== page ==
Google stops responding to data requests from Hong Kong authorities

The change is in response to Hong Kong’s new national security law.

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The Google logo is seen on the top of its China headquarters building behind a road surveillance camera in Beijing January 26, 2010. Chinese state media stepped up their war of words with the United States over Internet control on Tuesday, with a top newspaper claiming a U.S. conspiracy and saying China can live without Google. This logo has been updated and is no longer in use. 
 REUTERS/Jason Lee(CHINA - Tags: BUSINESS POLITICS SCI TECH)
Jason Lee / reuters

Google will no longer respond directly to data requests from Hong Kong authorities, the company announced today. The decision is in response to the national security law that Beijing imposed on Hong Kong in early July, The Washington Post reports. Google, along with Facebook and Twitter, suspended reviewing data requests from Hong Kong shortly after the law passed. Now, Google is ending cooperation with Hong Kong authorities altogether.

Authorities will have to make data requests through the Mutual Legal Assistance Treaty with the US. According to The Washington Post, that’s a cumbersome process that involves the Justice Department and can take weeks or months.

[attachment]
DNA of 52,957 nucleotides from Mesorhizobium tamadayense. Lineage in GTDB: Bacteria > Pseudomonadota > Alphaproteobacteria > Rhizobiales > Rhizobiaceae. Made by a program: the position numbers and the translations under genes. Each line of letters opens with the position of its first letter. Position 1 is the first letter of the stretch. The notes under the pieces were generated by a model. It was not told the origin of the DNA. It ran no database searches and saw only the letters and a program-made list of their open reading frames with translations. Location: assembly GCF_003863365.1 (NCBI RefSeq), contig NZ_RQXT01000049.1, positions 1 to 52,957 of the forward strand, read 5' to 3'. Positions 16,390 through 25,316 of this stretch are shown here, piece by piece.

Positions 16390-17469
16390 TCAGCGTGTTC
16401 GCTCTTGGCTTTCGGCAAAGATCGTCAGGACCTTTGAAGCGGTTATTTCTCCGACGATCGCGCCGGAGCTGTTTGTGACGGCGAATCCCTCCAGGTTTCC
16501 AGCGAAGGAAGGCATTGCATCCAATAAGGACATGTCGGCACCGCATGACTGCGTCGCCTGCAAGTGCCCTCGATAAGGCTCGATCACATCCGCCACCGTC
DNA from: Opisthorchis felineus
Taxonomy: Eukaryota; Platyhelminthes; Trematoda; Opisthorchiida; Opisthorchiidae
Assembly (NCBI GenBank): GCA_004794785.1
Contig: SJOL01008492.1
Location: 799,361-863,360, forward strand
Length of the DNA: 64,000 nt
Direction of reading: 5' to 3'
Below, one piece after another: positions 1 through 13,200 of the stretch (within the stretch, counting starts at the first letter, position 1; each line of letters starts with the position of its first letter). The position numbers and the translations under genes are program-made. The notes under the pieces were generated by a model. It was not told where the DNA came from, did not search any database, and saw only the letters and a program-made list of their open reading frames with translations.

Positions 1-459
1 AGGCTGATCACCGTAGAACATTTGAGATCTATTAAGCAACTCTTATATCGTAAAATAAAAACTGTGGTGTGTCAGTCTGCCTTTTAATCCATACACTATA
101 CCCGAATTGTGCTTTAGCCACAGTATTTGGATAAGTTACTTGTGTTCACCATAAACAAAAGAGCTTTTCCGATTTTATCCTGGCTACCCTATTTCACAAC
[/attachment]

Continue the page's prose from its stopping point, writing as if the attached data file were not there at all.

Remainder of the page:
Until recently, Hong Kong has had an open and free internet, unlike mainland China. Some fear the law has the ability to make individuals and companies remove content. As The Washington Post explains it “targets vaguely defined crimes including subversion of state power, collusion with foreign powers, secession and terrorism.”

After the law was passed, TikTok pulled out of Hong Kong, and Naver pulled its data centers. While Facebook and Twitter stopped reviewing data requests from Hong Kong authorities, it’s not yet clear if they’ll take a more permanent stance like Google.

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